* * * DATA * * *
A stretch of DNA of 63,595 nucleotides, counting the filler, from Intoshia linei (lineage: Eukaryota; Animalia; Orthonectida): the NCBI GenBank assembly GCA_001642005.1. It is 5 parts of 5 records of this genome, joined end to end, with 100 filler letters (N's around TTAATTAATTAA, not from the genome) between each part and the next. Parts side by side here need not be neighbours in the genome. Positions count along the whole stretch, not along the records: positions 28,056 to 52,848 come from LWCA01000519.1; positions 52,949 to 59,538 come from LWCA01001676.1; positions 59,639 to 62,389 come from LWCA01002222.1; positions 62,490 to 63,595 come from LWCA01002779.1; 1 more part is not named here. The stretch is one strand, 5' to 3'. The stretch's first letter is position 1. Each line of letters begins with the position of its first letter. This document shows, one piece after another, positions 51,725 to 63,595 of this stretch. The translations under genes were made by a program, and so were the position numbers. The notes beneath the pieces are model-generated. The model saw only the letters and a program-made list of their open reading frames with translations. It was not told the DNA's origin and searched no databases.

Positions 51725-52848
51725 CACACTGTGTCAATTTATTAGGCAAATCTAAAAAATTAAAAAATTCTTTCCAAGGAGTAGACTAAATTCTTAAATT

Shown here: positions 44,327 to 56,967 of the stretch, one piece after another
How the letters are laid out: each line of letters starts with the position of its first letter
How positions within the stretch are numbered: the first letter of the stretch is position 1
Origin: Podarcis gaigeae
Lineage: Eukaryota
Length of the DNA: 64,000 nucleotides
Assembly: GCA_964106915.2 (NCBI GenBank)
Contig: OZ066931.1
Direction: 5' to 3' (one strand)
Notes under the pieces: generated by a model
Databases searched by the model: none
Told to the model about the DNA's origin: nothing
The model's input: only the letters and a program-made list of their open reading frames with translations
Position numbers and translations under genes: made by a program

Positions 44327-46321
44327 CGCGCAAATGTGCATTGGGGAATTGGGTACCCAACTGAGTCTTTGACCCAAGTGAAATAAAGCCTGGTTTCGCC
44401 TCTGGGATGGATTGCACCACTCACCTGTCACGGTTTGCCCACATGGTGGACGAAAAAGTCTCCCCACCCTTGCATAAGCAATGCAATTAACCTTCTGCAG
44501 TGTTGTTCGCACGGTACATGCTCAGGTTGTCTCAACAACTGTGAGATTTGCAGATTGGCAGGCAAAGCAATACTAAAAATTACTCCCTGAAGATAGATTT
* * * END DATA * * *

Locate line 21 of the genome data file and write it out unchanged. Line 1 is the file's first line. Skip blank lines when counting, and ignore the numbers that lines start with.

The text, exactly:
44501 TGTTGTTCGCACGGTACATGCTCAGGTTGTCTCAACAACTGTGAGATTTGCAGATTGGCAGGCAAAGCAATACTAAAAATTACTCCCTGAAGATAGATTT